In the 2019-2020 school year, about 65% of all students with disabilities were placed in inclusive classes — or classes with non-disabled students — for more than 80% of the school day, Bellwether found. But this was not split evenly. Among the students with disabilities who were placed in inclusive settings, 68% were white, 63% were Hispanic, 60% were Black, and 57% were Asian.
“What happens a lot is teachers are overwhelmed, and sometimes they feel threatened by specific behaviors,” Drame says. “Sometimes they don’t feel skilled, and they’re like, ‘I can’t do anything with this kid, this kid needs to be able to get some help somewhere else.’”
One of the problems with being in an isolated environment for most of the day is that there aren’t many dual-licensed special education and general education teachers, meaning special education teachers don’t necessarily have the content knowledge for general education.
“They might be given curriculum that’s scripted curriculum, but that curriculum isn’t necessarily high-quality or rigorous curriculum that’s aligned with general education standards,” Drame says. “Students who have disabilities need to be in general education classrooms because they’re general education students first, and then they have additional supports that they might need.”
Overall, Drame says, inclusive classrooms aren’t enough; decision-makers should be focused on creating inclusive schools. Education is supposed to be designed in a way to support all learners, whether that means a general education student who needs a smaller environment for a sensory break or a student with special needs who needs to be around a lot of people learning in a group.
“There’s a lot of research to say that students typically benefit greatly from inclusive environments, as well,” Drame says. “We are so invested in creating schools within the school and microcosms within microcosms.”
Kubatzky echoes this sentiment, saying it’s important to have high expectations and access to high-quality educators for all students.
“When we segregate students with disabilities into other classrooms, we are perpetuating that idea that these students can not perform as well as their peers,” Kubatzky says. “We’ve seen, when given the right supports and accommodations, that they can perform just as well as their peers.”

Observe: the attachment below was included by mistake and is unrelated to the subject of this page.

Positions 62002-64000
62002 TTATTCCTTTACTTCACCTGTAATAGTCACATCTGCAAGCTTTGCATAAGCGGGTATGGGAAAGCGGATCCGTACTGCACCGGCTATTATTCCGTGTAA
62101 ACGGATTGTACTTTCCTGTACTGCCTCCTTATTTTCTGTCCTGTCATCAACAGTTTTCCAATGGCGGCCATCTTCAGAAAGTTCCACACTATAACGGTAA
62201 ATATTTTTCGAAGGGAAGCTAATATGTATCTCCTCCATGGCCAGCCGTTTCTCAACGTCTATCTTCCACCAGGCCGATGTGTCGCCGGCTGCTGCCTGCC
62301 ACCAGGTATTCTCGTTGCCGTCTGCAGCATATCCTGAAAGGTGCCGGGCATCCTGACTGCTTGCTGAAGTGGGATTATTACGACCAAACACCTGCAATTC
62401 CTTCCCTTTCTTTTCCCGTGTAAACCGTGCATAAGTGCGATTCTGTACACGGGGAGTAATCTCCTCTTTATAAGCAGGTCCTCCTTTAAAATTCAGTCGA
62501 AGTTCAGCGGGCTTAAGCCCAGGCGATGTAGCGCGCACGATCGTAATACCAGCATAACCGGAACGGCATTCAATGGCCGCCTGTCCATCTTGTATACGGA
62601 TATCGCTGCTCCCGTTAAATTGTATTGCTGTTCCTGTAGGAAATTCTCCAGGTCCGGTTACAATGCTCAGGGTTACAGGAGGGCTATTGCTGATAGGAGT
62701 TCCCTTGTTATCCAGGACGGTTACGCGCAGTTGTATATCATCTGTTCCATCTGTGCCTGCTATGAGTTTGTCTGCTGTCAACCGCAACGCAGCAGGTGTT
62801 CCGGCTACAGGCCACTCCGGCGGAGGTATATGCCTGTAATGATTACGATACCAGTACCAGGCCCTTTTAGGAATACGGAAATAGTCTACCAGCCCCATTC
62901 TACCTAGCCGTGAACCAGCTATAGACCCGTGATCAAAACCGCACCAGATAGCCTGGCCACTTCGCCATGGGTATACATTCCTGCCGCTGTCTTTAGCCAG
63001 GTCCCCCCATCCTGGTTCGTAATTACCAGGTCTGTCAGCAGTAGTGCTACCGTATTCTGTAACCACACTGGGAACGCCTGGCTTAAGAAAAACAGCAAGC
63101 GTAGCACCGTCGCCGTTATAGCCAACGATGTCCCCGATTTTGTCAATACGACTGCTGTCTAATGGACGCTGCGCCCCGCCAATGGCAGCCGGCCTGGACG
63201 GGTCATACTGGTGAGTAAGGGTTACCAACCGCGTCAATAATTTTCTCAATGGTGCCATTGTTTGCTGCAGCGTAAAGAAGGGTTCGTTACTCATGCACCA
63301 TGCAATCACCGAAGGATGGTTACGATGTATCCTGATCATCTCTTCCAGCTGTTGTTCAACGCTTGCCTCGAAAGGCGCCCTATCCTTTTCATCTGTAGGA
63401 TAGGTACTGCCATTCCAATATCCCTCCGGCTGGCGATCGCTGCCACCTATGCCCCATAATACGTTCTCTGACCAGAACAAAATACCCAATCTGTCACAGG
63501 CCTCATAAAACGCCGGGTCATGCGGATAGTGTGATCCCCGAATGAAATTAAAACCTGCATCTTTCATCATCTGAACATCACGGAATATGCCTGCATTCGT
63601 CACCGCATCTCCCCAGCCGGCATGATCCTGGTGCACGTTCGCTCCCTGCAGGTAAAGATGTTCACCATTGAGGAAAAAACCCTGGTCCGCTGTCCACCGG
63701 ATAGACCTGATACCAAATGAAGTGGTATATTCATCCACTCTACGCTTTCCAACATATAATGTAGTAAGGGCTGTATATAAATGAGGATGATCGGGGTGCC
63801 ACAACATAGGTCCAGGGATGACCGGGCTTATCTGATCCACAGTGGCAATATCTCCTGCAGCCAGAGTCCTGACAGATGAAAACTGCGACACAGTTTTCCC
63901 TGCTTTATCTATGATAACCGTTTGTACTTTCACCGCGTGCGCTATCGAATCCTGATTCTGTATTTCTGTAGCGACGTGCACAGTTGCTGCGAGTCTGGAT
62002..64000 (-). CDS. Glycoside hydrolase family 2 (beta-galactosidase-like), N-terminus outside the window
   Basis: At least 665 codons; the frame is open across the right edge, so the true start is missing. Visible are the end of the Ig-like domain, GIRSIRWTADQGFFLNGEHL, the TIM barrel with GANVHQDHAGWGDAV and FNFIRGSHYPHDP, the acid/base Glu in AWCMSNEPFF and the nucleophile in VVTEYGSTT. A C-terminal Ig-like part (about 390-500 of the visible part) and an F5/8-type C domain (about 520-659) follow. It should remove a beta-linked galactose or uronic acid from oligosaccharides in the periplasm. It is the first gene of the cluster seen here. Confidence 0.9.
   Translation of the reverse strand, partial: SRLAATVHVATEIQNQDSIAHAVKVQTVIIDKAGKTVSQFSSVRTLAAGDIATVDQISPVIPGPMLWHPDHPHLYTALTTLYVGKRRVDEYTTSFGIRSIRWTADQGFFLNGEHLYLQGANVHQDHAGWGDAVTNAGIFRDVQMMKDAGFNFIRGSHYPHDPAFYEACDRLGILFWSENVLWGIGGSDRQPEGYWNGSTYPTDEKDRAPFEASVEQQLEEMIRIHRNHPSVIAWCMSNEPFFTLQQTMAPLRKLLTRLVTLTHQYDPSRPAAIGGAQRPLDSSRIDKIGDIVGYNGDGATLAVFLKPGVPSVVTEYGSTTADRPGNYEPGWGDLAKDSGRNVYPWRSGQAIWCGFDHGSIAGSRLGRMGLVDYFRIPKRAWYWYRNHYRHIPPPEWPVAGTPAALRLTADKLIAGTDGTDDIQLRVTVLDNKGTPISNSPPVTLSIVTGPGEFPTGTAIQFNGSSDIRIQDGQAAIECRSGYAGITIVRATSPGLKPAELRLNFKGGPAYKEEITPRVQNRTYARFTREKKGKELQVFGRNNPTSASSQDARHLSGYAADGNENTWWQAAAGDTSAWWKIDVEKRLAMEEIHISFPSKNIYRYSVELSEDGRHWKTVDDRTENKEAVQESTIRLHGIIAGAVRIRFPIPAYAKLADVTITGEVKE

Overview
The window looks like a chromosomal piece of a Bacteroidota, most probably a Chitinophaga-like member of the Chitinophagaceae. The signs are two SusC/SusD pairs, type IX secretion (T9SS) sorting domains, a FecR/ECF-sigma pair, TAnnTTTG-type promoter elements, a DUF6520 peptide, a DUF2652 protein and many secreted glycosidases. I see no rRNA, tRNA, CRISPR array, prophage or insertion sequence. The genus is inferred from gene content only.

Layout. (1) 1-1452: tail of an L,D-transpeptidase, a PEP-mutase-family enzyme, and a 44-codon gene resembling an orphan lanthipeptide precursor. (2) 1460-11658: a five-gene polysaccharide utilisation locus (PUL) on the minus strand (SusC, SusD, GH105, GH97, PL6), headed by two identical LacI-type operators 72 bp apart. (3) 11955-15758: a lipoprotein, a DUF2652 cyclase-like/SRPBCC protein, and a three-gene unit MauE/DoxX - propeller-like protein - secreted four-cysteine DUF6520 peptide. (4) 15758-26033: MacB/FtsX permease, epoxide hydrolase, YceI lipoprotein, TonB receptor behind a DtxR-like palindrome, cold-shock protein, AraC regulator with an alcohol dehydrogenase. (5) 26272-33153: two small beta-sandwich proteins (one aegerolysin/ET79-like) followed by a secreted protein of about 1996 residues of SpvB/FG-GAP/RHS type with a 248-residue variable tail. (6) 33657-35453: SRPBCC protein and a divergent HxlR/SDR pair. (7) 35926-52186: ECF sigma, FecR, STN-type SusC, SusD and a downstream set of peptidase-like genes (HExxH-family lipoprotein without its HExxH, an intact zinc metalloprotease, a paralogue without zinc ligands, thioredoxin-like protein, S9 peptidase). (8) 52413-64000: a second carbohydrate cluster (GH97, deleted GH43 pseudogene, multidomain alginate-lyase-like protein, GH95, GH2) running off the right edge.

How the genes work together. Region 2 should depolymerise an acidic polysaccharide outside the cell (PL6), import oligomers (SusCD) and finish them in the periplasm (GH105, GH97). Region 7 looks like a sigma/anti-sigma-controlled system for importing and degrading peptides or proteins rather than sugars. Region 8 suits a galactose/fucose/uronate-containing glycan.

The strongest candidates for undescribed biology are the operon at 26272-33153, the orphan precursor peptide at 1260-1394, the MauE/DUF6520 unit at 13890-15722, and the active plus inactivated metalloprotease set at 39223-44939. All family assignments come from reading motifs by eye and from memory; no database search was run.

Black Students Are Often Misdiagnosed — or Not Diagnosed at All
While billions of dollars are being allocated to research, the researchers aren’t incorporating “substantive numbers of Black children in their samples,” Drame says. Not only does it impact the data in reports like Bellwether’s, but it also impacts strategies and policies that are discussed based on the findings.
“They’re not being grounded in culturally relevant practices for the population that’s going to be subjected to those approaches,” Drame says of these strategies and policies. “It’s systemic because the federal government is researching and investing in these types of practices, and yet those practices aren’t being validated with the populations that are going to be exposed to it.”
For example, one of the reasons Black children are less likely than their white peers to be diagnosed with autism is the lack of Black families being included in research studies. The most influential autism studies have only 2.3% of Black participants compared to 85% white, according to the Bellwether report.
So, once children enter the education system and it’s the job of adults in the building to recognize learning disabilities, diagnosis becomes very subjective and less clinical, like determining if a student has a vision or hearing disability.
“There’s a certain amount of subjectiveness, and we know that there’s institutional bias within the education system that can impact how we identify these students of color,” Kubatzky says.
Under the Individuals with Disabilities Education Act of 1990, there are exclusionary factors, meaning the individualized education program team has to rule out certain things — inadequate instruction, cultural factors, environmental factors, if they’re an English learner, if they’re from a community impacted by poverty — before identifying a student with a learning disability. As if it wasn’t already tricky enough, COVID-19 made the process even more difficult due to setbacks from virtual learning.
But there are also cultural factors IEP teams have to take into account. There’s a professional advisory board at NCLD that focuses on Black students and how their language impacts whether they’re identified as having a language disability.